A prominent Church of Scotland minister was criticised yesterday for suggesting that too much money was spent in Britain helping old people to "cling to life".
The Rev Maxwell Craig, a Chaplain to the Queen in Scotland who led a televised vigil in the aftermath of the Dunblane massacre in 1996, claimed that spending public money on people over 75 often maintained a "half life".
The minister, who is 76, added that most older people would probably prefer to die before reaching the age of 95.
He said he was not advocating withdrawing care from the elderly, but believed that the well-being and health of the next generation was more important than "squeezing out another few years".
In a column in his local newspaper, he added: "Is our nation, acting wisely to plough so much of our NHS and social work funding into the care of the elderly at the risk of giving less focus to the needs of the young?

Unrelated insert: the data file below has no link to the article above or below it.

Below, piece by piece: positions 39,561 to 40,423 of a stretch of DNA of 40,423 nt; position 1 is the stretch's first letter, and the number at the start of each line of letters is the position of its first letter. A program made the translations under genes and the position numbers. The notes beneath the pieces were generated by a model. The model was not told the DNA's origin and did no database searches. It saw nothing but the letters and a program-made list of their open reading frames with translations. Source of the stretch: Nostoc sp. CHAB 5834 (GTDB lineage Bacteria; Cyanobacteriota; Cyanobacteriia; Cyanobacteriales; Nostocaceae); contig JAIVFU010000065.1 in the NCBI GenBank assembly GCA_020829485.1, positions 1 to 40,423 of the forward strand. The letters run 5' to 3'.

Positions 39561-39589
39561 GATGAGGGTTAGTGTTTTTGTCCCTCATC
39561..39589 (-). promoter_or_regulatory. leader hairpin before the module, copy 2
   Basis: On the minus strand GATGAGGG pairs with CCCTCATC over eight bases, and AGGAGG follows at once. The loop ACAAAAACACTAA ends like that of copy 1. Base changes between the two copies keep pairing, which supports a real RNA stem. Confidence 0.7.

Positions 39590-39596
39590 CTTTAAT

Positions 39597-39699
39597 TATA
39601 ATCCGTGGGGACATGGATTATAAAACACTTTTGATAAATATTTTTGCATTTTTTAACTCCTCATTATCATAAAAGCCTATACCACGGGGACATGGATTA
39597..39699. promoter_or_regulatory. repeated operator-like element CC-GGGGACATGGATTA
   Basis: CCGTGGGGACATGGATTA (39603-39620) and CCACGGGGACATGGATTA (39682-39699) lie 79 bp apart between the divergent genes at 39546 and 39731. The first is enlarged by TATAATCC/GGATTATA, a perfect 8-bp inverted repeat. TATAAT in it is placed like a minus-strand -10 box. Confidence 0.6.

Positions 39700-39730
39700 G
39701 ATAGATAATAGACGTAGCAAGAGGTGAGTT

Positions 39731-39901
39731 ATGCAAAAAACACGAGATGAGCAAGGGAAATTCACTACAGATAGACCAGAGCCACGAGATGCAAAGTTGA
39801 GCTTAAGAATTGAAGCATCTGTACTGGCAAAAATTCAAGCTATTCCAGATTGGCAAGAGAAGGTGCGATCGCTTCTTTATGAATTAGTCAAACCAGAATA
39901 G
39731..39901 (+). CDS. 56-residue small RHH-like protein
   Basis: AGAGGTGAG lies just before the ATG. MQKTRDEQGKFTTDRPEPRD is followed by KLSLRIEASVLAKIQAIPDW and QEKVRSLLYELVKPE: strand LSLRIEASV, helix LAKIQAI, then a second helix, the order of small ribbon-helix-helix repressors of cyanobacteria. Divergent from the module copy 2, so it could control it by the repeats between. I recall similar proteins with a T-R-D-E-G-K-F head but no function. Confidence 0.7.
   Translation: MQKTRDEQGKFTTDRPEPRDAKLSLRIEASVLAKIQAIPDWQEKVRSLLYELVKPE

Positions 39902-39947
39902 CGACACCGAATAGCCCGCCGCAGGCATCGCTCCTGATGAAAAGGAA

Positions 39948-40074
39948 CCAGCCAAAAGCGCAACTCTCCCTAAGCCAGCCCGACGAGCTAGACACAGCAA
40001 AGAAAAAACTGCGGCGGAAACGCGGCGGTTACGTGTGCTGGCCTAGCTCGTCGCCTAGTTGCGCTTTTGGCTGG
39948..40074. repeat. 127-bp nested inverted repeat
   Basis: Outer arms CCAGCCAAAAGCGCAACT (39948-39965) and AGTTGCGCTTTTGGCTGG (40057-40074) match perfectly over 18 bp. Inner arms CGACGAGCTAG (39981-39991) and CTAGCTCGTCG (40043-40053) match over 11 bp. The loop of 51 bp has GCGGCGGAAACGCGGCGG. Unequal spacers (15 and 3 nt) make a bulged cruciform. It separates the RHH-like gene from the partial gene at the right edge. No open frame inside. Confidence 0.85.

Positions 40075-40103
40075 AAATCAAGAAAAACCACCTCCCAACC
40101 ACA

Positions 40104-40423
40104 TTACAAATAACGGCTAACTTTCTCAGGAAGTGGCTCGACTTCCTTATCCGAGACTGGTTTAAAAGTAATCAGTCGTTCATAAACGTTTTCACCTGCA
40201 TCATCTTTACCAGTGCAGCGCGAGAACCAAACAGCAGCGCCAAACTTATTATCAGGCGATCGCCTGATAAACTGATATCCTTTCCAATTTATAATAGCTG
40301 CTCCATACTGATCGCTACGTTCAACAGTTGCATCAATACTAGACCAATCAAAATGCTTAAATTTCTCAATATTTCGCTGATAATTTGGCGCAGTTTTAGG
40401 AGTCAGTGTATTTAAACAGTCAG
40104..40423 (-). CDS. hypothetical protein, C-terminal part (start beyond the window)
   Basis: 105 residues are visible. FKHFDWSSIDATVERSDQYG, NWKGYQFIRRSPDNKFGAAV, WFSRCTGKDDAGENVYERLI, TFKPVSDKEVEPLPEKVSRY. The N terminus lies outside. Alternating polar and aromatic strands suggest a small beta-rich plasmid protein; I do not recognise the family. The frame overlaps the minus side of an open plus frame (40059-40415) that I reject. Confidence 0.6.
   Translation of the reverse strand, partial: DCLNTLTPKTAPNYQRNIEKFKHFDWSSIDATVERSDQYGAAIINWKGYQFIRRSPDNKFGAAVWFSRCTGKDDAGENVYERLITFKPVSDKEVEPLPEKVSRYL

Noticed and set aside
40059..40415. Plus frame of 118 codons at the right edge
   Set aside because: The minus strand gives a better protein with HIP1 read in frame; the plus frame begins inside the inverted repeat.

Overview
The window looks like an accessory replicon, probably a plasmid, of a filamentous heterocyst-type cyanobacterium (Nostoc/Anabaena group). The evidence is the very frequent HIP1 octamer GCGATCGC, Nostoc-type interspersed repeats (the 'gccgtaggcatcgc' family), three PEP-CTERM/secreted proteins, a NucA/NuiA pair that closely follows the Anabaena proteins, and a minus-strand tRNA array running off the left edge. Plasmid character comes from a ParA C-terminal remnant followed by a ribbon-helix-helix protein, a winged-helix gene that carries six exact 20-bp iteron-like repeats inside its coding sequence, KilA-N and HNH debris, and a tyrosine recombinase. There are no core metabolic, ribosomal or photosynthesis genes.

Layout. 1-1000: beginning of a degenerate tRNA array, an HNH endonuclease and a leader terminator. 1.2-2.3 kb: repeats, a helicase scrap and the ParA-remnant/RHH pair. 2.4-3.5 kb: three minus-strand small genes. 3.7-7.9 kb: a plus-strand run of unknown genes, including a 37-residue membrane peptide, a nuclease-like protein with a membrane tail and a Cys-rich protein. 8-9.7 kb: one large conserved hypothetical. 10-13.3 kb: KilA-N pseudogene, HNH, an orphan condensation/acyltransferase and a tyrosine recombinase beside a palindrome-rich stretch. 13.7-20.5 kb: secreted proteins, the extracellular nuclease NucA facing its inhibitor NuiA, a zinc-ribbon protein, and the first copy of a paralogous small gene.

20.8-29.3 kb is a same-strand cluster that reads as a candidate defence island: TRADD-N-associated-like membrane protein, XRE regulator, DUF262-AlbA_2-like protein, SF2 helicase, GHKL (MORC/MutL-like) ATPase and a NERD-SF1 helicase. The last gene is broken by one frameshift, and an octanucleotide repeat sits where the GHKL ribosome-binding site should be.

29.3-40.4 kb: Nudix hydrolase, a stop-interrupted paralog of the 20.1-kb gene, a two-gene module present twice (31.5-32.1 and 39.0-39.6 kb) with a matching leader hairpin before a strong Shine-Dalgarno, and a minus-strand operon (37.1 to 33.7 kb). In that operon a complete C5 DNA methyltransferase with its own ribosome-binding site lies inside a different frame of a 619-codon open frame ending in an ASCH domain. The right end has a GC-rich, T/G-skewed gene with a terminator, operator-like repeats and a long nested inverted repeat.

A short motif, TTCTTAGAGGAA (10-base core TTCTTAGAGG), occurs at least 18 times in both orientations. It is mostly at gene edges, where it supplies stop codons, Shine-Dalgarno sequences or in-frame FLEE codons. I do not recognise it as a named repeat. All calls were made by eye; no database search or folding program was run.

"Am I alone in thinking that disproportinate spending for the rapidly growing elderly section of the population may not represent the correct balance between the needs of the generations?
"Am I alone in thinking that disproportionate spending for the rapidly growing elderly section of the population may not represent the correct balance between the needs of the generations?"
The leading thinkers are with you. In fact, there's even a name for the movement you unconsciously belong to.
What do they teach them in these schools?